Photo: Joanna Kiyoné / Flickr

Criticism of Labour’s proposed fee reduction

The Labour party have promised to cut university tuition fees in England from £9,000 to £6,000 per annum starting in autumn 2016, should they be elected in the forthcoming general election.

They have also pledged to keep this policy in the event of a coalition.

Ed Miliband has said that this would be accounted for economically by reducing tax relief on pensions for those earning over £150,000 per year, and also promised to increase maintenance grants by £400 per year.

However, maintenance grants would only be available to families of a total income below £42,000, raising concerns regarding the sufficiency of loans for students from “squeezed middle” families.

The plans were announced by Ed Miliband at a speech in Leeds.

His speech highlighted that the average student leaves university with £44,000 worth of debt.

He also mentioned Nick Clegg’s failure to carry out his policies regarding tuition fees, blaming this for leaving “a whole generation doubting politics”.

The leader of the Labour party also claimed that this policy would save the taxpayer £40 billion by 2030, noting that the current system means that too much student debt ends up being written off.

The Institute for Fiscal Studies said that this policy would “leave university finances largely unaffected in the short run” and “reduce government debt in both the short and long run.”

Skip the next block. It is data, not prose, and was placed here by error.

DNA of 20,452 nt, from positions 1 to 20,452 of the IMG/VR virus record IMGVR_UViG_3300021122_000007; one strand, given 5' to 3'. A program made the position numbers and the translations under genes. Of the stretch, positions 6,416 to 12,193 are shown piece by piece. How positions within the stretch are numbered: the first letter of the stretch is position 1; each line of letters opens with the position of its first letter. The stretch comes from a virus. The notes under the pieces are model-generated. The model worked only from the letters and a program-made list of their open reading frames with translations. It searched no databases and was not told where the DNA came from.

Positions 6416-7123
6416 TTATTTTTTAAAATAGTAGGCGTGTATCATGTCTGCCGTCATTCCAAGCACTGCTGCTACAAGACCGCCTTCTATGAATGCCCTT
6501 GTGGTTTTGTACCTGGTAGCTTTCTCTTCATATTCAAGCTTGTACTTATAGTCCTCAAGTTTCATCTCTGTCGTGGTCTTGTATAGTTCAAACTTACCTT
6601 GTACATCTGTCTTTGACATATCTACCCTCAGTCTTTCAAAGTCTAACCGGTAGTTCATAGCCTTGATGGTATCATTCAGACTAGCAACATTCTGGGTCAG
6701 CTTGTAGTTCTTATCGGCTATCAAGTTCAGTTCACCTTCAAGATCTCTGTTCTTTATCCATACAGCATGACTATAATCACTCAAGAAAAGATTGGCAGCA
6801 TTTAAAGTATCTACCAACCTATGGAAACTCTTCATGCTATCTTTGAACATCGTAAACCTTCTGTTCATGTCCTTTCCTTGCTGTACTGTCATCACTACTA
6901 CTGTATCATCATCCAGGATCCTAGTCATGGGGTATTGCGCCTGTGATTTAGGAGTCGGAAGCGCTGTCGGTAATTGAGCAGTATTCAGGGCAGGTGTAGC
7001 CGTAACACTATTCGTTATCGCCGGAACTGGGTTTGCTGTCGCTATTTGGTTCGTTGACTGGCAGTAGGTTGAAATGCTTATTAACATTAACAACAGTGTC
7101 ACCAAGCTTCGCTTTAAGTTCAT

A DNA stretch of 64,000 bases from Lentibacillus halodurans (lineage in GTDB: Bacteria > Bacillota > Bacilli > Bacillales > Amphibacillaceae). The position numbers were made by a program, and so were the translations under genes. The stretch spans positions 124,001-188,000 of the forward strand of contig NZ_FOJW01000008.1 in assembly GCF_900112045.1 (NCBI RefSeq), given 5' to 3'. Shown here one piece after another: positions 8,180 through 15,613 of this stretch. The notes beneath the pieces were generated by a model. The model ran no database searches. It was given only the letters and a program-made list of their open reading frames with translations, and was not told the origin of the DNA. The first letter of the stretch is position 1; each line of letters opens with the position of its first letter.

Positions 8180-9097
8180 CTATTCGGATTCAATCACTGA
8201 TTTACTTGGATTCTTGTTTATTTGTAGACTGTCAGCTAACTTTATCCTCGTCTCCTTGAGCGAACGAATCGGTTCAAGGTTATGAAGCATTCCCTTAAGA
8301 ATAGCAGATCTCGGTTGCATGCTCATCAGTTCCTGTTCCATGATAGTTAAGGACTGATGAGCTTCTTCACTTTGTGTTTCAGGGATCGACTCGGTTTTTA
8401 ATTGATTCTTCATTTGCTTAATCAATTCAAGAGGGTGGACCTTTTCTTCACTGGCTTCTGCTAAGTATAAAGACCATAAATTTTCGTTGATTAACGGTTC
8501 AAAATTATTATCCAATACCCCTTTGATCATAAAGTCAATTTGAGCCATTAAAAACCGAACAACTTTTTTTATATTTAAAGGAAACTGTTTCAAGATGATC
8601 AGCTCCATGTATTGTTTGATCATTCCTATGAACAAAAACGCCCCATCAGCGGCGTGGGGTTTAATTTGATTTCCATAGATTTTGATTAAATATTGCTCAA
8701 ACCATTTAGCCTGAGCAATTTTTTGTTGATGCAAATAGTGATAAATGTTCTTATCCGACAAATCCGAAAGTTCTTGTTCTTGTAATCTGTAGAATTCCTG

However, criticism of this policy has emerged from Business Secretary Vince Cable, who called the proposals a “tax on pensioners”, as well as from Chancellor George Osborne, who said: “Ed Miliband’s sums don’t add up.”

The University and College Union (UCU) said that it “welcomed any reduction in the cost of accessing higher education. However, what students and staff really need is a long-term funding solution for universities which allows all who would benefit to go.”

The UCU also added that they were “disappointed that Labour has not introduced a ‘business education tax’”. This is essentially an increase in corporation tax, which could be used to finance the abolition of tuition fees.

The policy would also mean that interest rates on repayment of loans would be increased from three percent to four percent for graduates earning over £42,000.

There are concerns that this only benefits high earners, who overall would see their repayments going down if fees were reduced, but lower earners would experience little difference.

Sam Freeman, first year MORSE student, said: “[The promise to cap tuition fees at £6000 per annum is] a poorly veiled attempt to capture the votes of young people, especially bearing in mind the rise [in fees] in recent memory under the current coalition government.”


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